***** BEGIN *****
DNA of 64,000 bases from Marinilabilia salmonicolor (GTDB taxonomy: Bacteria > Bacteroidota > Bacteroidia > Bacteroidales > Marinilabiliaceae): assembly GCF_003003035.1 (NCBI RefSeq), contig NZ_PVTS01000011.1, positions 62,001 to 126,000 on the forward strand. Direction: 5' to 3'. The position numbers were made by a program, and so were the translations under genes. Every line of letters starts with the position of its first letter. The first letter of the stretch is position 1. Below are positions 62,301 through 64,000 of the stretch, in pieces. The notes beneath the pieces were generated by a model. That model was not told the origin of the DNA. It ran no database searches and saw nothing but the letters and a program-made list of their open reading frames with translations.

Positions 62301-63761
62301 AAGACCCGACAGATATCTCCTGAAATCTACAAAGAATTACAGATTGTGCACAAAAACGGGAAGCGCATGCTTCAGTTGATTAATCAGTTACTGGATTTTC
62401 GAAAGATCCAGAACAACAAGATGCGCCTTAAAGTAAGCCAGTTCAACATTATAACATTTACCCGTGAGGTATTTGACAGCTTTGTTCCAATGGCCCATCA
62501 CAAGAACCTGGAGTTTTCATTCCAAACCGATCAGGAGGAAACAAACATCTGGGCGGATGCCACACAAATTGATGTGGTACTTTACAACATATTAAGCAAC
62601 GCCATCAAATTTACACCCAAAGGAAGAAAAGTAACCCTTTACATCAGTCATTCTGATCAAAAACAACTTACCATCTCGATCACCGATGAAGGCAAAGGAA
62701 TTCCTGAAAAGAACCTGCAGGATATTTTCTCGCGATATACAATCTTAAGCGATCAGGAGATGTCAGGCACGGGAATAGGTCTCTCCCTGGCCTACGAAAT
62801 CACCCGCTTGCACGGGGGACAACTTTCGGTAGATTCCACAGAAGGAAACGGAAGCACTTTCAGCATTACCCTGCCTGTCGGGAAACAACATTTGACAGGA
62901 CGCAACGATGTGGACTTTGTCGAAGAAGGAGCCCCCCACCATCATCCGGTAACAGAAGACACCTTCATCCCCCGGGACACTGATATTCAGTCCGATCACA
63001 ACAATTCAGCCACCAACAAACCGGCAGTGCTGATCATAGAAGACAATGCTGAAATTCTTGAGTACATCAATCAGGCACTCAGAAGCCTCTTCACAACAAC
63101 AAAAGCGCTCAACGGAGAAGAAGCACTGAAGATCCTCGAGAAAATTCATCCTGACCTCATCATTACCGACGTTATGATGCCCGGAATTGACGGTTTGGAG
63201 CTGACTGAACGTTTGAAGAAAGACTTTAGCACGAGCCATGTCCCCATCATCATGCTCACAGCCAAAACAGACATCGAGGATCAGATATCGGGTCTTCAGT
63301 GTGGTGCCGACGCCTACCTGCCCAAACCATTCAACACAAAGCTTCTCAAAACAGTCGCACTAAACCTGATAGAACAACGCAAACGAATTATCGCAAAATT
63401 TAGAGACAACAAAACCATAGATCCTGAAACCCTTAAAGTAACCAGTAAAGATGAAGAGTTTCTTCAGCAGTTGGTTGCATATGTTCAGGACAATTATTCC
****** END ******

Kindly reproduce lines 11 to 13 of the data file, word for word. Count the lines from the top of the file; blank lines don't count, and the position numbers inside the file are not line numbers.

63101 AAAAGCGCTCAACGGAGAAGAAGCACTGAAGATCCTCGAGAAAATTCATCCTGACCTCATCATTACCGACGTTATGATGCCCGGAATTGACGGTTTGGAG
63201 CTGACTGAACGTTTGAAGAAAGACTTTAGCACGAGCCATGTCCCCATCATCATGCTCACAGCCAAAACAGACATCGAGGATCAGATATCGGGTCTTCAGT
63301 GTGGTGCCGACGCCTACCTGCCCAAACCATTCAACACAAAGCTTCTCAAAACAGTCGCACTAAACCTGATAGAACAACGCAAACGAATTATCGCAAAATT